The opinion of the court was delivered by: POLLAK
David Alan Pearl ("Pearl") filed a claim for uninsured motorist benefits with his insurer, Sentry Insurance ("Sentry"), for losses caused by an accident he claims occurred on May 15, 1985. Sentry alleges that Pearl's application for insurance coverage contained material misrepresentations, and that Pearl's accident report was false. Sentry filed a complaint seeking a judgment "declaring that . . . Sentry . . . is not obligated to defendant . . . in any amount, and that the uninsured motorist coverage of the policy . . . is suspended and is not available to this particular defendant in this cause."
In a motion to dismiss, Pearl argued, inter alia, that this dispute is subject to arbitration under the terms of the contract. We held oral argument on the motion to dismiss, and we agreed that the dispute is arbitrable. Treating this aspect of Pearl's motion to dismiss as a motion to stay this action pending arbitration, we granted a stay of this action pending contractual arbitration in an order dated February 9, 1987.
Sentry has appealed our February 9 order to the United States Court of Appeals for the Third Circuit, and has filed with this court a motion to stay the February 9 order pending disposition of the appeal. Under Fed. R. App. P. 8(a), it is proper for Sentry to initiate its request for a stay with this court.
We note as an initial matter that our February 9 order did not, by its own terms, compel arbitration. The order did no more than stay proceedings in the district court. A stay of such an order, it would seem, would require that proceedings in the district court go forward. But proceedings in the district court cannot, with narrow exceptions (application for relief under Rule 62 being one), go forward while this case is on appeal. But we doubt that Sentry now asks this court to stay the stay of proceedings in this court. Rather, we shall proceed on the assumption that Sentry has interpreted our February 9 order as both staying proceedings in this court and requiring Sentry to participate in arbitration proceedings -- an interpretation we find most reasonable. We understand Sentry to be requesting a modification of our February 9 order, suspending the requirement that arbitration proceedings go forward.
When an appeal is taken from an interlocutory or final judgment granting, dissolving, or denying an injunction, the court in its discretion may suspend, modify, restore, or grant an injunction during the pendency of the appeal upon such terms as to bond or otherwise as it considers proper for the security of the rights of the adverse party.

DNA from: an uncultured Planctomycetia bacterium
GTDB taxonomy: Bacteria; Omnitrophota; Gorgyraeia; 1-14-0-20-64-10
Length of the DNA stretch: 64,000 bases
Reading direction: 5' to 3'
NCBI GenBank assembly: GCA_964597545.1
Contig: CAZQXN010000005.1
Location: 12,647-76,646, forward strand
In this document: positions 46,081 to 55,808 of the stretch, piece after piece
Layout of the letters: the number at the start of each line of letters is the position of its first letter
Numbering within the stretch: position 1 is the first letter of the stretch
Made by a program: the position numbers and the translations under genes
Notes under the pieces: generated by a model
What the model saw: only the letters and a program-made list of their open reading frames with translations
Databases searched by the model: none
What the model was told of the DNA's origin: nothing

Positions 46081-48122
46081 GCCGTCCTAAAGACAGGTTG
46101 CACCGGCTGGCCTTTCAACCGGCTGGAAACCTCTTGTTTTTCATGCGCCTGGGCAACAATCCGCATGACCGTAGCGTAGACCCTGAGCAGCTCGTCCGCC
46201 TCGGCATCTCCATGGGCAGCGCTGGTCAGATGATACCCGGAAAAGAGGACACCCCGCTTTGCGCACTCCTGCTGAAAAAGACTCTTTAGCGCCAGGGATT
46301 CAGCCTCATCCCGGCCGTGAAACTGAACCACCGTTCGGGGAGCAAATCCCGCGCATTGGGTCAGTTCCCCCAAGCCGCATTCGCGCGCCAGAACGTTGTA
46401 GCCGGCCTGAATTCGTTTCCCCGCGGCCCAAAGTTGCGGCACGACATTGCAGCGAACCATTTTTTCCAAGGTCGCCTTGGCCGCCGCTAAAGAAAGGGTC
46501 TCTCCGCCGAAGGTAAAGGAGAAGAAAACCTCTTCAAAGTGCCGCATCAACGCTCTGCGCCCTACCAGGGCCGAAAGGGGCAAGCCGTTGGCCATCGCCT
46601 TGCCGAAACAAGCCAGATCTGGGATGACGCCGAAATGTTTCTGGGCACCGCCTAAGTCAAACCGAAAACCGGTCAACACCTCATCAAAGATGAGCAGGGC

The criteria to be considered by a court in exercising its discretion under Rule 62(c) to stay an injunctive order are generally taken to be similar to the criteria underlying the court's decision to grant or deny preliminary injunctive relief. The party seeking relief must show that it is likely to succeed on appeal, that irreparable injury will flow from a failure to grant the relief sought, and that other parties and the public will not be substantially injured if the relief is granted. See, e.g., Collin v. O'Malley, 452 F. Supp. 577, 579 (N.D. Ill. 1978); Bauer v. McLaren, 332 F. Supp. 723, 729 (S.D. Iowa 1971). See generally 11 Wright & Miller, Federal Practice and Procedure § 2904 at 316 (1973). See also 7 Moore's Federal Practice para. 62.05 at 62-28 & n.16 (discussing circumstances in which a district court might conclude that the party appealing an injunction is likely to prevail on the appeal).
The court in Graphic Communications Union v. Chicago Tribune Co., 779 F.2d 13 (7th Cir. 1985) applied these criteria to an application by an employer for a stay pending appeal of an order compelling labor arbitration. The court held that it did not need to consider likelihood of success of the appeal, because the requirement that the party seeking a stay will suffer irreparable harm if the stay is denied had not been met. The court stated:
We are not gifted with prevision, and therefore we decline to say that a party ordered to arbitrate can never show irreparable harm such as might support a request that the order be stayed pending appeal. But we are confident that such cases will be extraordinarily rare.
Id. at 16. A finding that a party will be irreparably harmed by proceeding with arbitration would, the court held, "fly in the face of the strong federal policy in favor of arbitrating disputes in general and labor disputes in particular," and "make a mockery of arbitration as a swift and effective remedy." Id. at 15. In Stateside Machinery Co., Ltd. v. Alperin, 526 F.2d 480 (3d Cir. 1975), the Third Circuit expressed the same view in a somewhat different context. In concluding that the decision of a district court to deny a motion to stay arbitration is not appealable, the court held:
There is no question but that such a motion seeks what is in form an injunction. On the other hand, the harm which may result from denial of the motion hardly seems irreparable. Any duty to arbitrate is necessarily contractual in origin. Thus by definition we are dealing with a situation in which the party resisting arbitration appears prima facie to have agreed to the procedure at least in certain circumstances. If the arbitrators decide more than the contract of the parties committed to them the court in a subsequent enforcement proceeding will afford judicial review. The cost of participating in a proceeding which may ultimately be set aside is not the kind of injury against which § 1292(a)(1) is intended to guard. Since the relative speed and economy of arbitration are generally regarded as major incentives to the election of ...